Ark Royal, a military space opera by Christopher Nuttall, has shot its way up the indie Kindle book charts in fewer than five months since its publication. Its sequel, The Nelson Touch, is #1 in books (Kindle or not) for the categories of military sci-fi and space opera. Folks, David Weber and John Ringo have both released books this year, and Christopher Nuttall is shooting right past them without a publisher or publicist in his corner.
Sometimes life hands you flags that something is going on. I make it a point to stop and see what that something is whenever huge popularity surges happen, because as a storyteller the only paths I know to such success are skill or controversy. I don’t think I’m going to amend this policy since it has brought me through the Harry Potter, Twilight, and other series that are far outside my usual reading range, but were vastly worth it.
Christopher Nuttall’s Ark Royal hits a perfect sweet spot between price, product, and timing. After David Weber’s most recent disappointment, and John Ringo’s tendency to roll around in porn like a pig in slop, I have been hungry for another taste of military sci-fi, and it looks like I wasn’t alone.
Let me talk shop really quick. Christopher Nuttall’s prose is uninspired, but solid. The man has thirty-eight Kindle books published in the past three years. That is a work ethic. Critics of Nuttall give him the same criticism of many other genre fiction writers:
He settles for cliches (in other words he’s more interested in telling you the next portion of the story than astounding you with his technical abilities). The result of this in terms of prose is that the story flows through the plot with nary a pause to polish its own literary buttons.
His ideas are unoriginal (I think there are two entire original ideas in all the thousands of pages of The Wheel of Time and military sci-fi has been riffing off of Starship Troopers since Heinlein first penned it). Nuttall’s current cover is a direct homage to Robotech‘s SDF-1, his story combines great anime themes from Space Battleship Yamato, Robotech, bits of real-life drama similar to Battlestar Galactica, with just a dash of Space: Above and Beyond’s tangled attempts to deal with a totally alien military aggressor. I loved all of those shows, so Nuttall’s fiction was like a heaping helping of awesome soup cooked with bits of my fondest childhood dreams.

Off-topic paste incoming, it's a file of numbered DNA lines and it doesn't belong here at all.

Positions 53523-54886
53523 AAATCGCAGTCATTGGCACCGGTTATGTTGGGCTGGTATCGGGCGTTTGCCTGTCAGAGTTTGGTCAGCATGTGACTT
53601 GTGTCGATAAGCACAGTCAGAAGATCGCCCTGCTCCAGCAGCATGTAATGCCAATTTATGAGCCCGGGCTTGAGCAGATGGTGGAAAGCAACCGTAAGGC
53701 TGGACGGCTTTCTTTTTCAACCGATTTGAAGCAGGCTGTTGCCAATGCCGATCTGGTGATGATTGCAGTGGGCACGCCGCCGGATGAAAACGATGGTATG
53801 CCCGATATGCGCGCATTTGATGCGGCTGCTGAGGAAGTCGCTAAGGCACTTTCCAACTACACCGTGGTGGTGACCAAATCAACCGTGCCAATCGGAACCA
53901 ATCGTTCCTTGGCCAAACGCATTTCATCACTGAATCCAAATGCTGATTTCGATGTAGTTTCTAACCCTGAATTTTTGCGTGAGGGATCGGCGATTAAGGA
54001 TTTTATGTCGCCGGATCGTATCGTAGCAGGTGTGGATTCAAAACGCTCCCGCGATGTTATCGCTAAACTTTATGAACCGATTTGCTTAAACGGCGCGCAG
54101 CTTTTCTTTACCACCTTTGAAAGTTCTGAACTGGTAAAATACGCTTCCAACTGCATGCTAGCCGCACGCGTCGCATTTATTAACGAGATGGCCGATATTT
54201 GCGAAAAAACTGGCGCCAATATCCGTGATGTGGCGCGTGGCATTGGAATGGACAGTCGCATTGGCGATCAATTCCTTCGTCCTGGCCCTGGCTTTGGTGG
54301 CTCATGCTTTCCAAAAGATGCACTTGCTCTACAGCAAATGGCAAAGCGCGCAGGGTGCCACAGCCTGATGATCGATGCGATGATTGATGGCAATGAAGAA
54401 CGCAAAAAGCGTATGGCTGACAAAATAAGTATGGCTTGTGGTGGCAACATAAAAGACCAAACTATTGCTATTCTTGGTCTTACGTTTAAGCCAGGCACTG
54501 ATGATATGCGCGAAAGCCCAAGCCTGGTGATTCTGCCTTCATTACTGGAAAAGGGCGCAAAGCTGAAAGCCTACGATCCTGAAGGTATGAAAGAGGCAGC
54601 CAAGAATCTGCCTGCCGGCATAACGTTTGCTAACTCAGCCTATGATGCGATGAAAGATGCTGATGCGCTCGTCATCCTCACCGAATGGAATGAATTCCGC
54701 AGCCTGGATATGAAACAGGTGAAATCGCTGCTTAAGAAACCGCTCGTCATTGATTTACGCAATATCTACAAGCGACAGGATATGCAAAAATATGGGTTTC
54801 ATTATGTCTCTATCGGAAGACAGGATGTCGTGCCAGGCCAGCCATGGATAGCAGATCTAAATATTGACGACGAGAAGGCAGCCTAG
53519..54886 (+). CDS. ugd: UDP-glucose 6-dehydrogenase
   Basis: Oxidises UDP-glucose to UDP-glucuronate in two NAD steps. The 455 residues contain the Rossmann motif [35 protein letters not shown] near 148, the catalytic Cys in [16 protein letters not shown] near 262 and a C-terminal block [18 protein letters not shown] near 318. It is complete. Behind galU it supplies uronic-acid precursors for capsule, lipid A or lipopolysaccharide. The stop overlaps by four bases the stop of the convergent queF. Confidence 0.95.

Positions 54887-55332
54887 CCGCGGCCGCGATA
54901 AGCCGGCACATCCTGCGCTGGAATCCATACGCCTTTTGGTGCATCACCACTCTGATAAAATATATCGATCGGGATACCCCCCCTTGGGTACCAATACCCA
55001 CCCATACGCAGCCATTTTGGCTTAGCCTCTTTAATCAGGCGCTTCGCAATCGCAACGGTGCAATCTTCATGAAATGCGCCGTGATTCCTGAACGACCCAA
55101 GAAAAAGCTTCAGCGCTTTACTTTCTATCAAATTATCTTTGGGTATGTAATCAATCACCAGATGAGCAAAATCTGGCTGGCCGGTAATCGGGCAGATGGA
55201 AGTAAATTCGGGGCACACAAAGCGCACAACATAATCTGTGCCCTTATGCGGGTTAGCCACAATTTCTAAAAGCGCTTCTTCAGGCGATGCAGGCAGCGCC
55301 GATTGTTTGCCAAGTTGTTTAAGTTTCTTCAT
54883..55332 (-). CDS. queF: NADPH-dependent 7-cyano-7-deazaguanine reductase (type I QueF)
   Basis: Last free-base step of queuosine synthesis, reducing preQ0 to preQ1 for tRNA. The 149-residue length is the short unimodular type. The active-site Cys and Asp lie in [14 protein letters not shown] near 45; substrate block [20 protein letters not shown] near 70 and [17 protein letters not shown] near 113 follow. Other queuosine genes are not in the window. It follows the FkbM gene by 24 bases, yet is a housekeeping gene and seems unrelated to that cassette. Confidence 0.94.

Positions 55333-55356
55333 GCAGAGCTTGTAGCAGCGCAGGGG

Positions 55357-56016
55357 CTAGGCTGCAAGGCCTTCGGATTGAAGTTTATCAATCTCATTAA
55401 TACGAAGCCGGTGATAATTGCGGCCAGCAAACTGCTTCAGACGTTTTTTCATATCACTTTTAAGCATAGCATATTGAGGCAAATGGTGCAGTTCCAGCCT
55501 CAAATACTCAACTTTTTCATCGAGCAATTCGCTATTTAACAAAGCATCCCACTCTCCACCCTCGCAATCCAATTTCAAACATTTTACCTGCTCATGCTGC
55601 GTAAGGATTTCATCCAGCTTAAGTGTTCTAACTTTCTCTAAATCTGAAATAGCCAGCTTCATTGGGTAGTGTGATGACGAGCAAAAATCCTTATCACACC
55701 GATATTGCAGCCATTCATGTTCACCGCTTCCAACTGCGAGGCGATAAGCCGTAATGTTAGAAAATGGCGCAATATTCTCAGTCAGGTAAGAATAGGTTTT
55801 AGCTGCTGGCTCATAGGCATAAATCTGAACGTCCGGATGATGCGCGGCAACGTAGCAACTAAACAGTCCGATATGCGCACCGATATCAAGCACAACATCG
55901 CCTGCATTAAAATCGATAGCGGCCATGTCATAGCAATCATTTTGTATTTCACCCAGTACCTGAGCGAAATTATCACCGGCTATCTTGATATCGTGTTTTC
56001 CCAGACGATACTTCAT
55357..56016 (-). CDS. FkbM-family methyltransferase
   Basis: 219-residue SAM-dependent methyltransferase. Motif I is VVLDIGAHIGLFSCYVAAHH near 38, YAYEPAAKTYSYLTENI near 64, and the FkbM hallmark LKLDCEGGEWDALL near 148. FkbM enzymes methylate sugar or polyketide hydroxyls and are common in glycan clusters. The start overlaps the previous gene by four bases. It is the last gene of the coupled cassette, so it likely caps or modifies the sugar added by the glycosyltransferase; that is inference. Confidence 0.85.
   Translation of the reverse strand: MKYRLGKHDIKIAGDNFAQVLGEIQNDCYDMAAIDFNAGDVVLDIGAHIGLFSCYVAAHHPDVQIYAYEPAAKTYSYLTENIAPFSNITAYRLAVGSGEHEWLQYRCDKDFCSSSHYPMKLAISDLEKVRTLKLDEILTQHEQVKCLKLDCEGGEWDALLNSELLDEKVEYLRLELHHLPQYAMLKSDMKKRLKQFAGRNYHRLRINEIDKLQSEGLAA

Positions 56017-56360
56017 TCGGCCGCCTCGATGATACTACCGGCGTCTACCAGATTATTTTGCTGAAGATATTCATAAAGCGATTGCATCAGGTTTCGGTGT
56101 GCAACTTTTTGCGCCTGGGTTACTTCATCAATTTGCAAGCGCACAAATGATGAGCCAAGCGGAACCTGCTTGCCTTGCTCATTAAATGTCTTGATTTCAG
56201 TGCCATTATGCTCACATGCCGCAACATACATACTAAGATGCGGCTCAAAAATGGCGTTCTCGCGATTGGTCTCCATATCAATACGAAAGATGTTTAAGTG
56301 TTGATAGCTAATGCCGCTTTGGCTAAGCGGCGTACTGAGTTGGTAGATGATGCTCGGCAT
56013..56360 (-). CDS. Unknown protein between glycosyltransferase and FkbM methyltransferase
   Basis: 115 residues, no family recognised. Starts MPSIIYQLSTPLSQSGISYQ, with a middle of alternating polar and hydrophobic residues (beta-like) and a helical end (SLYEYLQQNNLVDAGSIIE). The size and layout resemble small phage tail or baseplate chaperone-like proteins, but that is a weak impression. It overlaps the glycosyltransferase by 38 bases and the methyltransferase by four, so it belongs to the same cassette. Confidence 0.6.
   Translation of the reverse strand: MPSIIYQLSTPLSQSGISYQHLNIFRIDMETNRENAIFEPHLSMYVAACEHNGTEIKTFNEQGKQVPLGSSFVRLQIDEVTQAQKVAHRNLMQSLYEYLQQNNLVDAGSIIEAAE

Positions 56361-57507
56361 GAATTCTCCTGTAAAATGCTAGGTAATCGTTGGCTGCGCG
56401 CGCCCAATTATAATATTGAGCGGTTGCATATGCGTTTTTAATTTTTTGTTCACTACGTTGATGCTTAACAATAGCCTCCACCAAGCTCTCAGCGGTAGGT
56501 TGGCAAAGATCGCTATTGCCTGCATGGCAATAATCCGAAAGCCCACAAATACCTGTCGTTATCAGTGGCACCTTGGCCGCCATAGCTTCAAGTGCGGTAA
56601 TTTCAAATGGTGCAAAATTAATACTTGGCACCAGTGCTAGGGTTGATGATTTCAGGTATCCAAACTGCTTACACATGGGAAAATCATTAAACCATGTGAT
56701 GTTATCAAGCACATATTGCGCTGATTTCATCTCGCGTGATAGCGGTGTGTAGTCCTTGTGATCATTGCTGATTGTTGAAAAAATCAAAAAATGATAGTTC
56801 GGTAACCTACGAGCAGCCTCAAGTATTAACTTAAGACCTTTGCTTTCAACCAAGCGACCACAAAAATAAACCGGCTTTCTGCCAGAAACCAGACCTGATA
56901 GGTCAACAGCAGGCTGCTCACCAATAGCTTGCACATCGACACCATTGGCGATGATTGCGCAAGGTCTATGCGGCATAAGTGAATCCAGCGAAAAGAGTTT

His technology is inconsistent. Sorry, but that’s just not true. Perhaps there are inconsistencies, but none of them stood up and slapped me in the face. They didn’t interrupt the story, and that is precisely the bar to match.
His characters didn’t have significant struggles. Wrong again. They just had human struggles. The captain is an alcoholic who has to beat his demons while all the pressure of several worlds is driving him to drink, and potential self-destruction. Unlike the BBC, Nuttall hits the nail right on the head. The true battle for addicts is to not start down the slope, not to roll around halfway down. Other personal problems include aristocratic pressures (not done to death), military ethics (do we nuke them from orbit, or do we keep our humanity at the cost of military gain?), adultery, and the press (viewed in the British light of semi-disgust instead of the American one of fawning adoration). Where there is sex, it is plot-relevant and story specific, told in exactly the right amount of detail (not wallowed in, Mr. Ringo!!!) Human-sized struggles set a marvelous tone for a bunch of humans trying the impossible, instead of demigods classing amid ships of battle steel and super-light drives.
Ark Royal is exactly what it sets out to be: pleasant, enjoyable, familiar without terrible derivation, and worth the price. Even better, there are sequels rolling out in less than a year’s time! This is precisely the formula for success. Your life will not be empty for the lack of Nuttall’s fiction, but your time won’t be wasted, either.